For the stars of 'Never Have I Ever,' female friendship is everything on and off screen

They're Team Devi all the way, natch.
Published July 14, 2021 11:46 a.m. EST
Nolwen Cifuentes/Netflix Nolwen Cifuentes/Netflix

With the second, highly anticipated season of Never Have I Ever debuting this week, stars Maitreyi Ramakrishnan (Devi), Lee Rodriguez (Fabiola) and Ramona Young (Eleanor) teamed up for the cover of Seventeen and shared that they are very much best friends in real life, inside jokes, Zoom sessions and all. In fact, the latter two even live together (while Ramakrishnan is back home in Mississauga).

When it comes to the show, created by Mindy Kaling, exploding overnight, Rodriguez said, "It was pretty crazy. I thought it was kind of crazy to see our faces on a billboard. I'm not gonna lie, I was pretty tripped out by that. I was like, 'Those are my freaking friends.'"

The point that really clinched that bond is super relatable and came when the trio were filming the sleepover scene in the first season. As Ramakrishnan tells it, "Lee did something really stupid. And that's the thing: it doesn't matter what she did. Just know it was dumb. And me, without any single hesitation, just turned and was like 'you dumb bitch.' And that's what we call it — when you reach dumb bitch level of friendship. We're not dumb, we're just dumb bitches together. That was a moment. I genuinely don't know what Lee did. But it really warranted it, and it felt like back in Canada hanging out with my homies."

In fact, their favourite part of the show and what's made Never Have I Ever so special is the female friendship at its core. As Ramakrishnan shared, "One of my favourite parts of Never Have I Ever, in my opinion, and an important aspect of what makes the show great and why people love it so much, is the friendship between these three girls. It’s the story of these three girls that have been friends since kindergarten. They obviously aren't peaches and cream all the time, like Devi's a mess, but Fabiola and Eleanor are still there for her. They're not backstabbing each other for a guy. They sometimes cannot be there for each other like Devi wasn't in season 1, but they still come together in the end, which I think is amazing. In a lot of TV shows and film, we don't depict female friendships in that positive of light, especially young and healthy female friendships. I think that is something that I'm very proud that we showcase. I think about my little cousin watching the show and I'm like, 'Yes! Female friendships. Look at that!'"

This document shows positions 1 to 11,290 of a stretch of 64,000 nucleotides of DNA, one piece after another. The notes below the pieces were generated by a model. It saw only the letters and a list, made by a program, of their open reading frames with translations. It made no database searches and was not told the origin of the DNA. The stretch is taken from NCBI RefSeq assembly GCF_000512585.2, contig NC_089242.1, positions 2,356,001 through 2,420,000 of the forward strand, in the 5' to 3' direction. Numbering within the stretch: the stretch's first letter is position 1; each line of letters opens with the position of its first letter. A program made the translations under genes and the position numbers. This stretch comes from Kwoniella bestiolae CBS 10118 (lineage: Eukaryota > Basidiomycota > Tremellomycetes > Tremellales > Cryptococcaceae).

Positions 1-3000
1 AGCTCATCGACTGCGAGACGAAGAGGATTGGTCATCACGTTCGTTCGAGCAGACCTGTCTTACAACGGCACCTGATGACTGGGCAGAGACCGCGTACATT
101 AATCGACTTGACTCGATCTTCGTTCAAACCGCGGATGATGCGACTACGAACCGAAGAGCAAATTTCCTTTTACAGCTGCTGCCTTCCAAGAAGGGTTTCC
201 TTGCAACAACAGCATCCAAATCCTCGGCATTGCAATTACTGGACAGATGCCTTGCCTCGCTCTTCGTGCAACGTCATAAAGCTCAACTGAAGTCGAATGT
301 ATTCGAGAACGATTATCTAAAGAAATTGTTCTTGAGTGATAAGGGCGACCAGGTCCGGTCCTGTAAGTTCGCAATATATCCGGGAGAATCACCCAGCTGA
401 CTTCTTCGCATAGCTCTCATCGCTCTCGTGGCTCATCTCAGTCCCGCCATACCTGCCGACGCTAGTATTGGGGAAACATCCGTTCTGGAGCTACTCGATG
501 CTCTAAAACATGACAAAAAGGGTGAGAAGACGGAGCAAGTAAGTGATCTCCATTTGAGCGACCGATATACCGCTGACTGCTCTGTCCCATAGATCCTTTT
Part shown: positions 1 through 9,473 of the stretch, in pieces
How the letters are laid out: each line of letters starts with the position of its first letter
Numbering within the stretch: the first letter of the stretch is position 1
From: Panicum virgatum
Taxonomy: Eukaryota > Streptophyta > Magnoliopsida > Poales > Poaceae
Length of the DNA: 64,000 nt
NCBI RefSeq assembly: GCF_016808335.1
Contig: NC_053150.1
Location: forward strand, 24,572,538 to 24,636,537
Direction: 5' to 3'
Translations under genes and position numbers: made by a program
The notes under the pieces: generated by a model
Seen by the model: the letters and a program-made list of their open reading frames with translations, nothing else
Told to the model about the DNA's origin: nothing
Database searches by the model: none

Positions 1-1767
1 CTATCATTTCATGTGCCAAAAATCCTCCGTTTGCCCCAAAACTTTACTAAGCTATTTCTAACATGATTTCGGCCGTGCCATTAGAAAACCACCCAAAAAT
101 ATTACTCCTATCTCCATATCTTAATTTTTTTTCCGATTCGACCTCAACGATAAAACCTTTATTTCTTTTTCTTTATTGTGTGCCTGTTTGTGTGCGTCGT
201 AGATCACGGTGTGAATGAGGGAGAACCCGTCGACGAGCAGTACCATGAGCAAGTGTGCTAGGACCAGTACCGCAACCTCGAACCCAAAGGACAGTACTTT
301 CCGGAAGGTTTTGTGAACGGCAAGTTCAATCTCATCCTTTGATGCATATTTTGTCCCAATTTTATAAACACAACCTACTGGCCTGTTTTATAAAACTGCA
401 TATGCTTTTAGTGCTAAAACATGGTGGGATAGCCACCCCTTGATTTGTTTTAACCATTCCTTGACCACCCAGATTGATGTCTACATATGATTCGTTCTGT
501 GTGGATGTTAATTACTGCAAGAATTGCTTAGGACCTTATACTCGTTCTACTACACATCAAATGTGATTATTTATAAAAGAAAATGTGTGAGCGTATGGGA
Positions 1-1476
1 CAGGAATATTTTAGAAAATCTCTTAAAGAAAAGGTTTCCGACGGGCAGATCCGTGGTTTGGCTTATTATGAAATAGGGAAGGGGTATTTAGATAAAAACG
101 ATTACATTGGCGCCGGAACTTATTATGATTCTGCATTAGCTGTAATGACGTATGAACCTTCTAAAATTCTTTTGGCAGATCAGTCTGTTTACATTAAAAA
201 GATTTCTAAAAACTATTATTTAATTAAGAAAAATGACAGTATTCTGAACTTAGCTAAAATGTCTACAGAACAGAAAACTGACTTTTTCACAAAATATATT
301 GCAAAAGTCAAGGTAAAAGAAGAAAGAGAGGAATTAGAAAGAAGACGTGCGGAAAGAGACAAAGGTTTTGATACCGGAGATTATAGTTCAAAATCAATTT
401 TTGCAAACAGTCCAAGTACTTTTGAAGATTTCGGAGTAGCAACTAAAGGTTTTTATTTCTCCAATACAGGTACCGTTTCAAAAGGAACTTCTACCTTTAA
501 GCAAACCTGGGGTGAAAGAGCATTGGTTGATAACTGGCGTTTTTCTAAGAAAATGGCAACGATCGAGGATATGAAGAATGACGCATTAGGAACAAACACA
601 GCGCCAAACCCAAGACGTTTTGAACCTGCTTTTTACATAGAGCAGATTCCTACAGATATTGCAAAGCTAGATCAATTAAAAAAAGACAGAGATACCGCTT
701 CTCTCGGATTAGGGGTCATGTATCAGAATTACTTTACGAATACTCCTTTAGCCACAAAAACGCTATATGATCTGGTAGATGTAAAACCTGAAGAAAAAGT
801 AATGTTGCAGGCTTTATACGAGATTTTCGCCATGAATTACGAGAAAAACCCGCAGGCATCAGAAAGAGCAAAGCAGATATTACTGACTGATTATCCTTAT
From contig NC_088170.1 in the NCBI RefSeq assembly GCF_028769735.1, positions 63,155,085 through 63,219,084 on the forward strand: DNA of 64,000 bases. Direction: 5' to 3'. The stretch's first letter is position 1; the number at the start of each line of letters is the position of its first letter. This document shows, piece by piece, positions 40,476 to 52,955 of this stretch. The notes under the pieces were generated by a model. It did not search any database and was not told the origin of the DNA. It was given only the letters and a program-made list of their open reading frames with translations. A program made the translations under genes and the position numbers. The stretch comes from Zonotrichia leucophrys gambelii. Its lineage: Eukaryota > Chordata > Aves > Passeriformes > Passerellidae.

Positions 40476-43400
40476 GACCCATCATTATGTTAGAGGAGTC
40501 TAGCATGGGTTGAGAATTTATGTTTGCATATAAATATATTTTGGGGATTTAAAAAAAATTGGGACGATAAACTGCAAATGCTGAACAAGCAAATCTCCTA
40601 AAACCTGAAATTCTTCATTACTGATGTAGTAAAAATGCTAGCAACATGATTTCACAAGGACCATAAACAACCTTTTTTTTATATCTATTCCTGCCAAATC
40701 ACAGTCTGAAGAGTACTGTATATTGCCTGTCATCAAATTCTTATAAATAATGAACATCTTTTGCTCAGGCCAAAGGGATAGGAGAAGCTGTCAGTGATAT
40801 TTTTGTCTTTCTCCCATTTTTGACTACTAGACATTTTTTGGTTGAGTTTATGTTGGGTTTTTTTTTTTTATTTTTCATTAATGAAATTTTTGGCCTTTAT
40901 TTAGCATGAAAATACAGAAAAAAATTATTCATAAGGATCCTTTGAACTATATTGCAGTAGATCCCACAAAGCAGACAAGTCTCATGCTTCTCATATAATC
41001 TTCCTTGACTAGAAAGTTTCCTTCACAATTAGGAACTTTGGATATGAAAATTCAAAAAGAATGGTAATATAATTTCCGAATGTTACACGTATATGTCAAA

The other special thing about the series is its effortless diversity, not just in its three leads, but the entire cast, and the narrative, which explores everything from cultural customs to religion.

"It sucks that this is still like a shocking thing in Hollywood," said Ramakrishnan. "Never Have I Ever definitely is trying to change it up and to just have realistic representation rather than tokenism. But, at the end of the day, it's still only one show. I'm very grateful that there is this diversity with these three girls as the main friends. I think that resonates with a lot of people. This is what my friend group looks like at school. This is how I grew up." Young added, "I love that our race isn't our personality. We're human beings first, and that's clearly how it is in real life."

Rodriguez, too, has received other kinds of messages of support from fans: "I actually got a lot of messages about how Fabiola coming out inspired them to come out. So I got those DMs and I was really moved that my character did that for a lot of young people watching. That really meant a lot to me."

For more of this off-screen and on-screen friendship, check out the Seventeen profile, and Never Have I Ever, which returns to Netflix on July 15.

Oh and when it comes to Team Paxton versus Team Ben? They're all Team Devi, obvi. 

 

BEFORE YOU GO: Common joins season two of ‘Never Have I Ever’

 

[video_embed id='2181735']BEFORE YOU GO: Common joins season two of ‘Never Have I Ever’[/video_embed]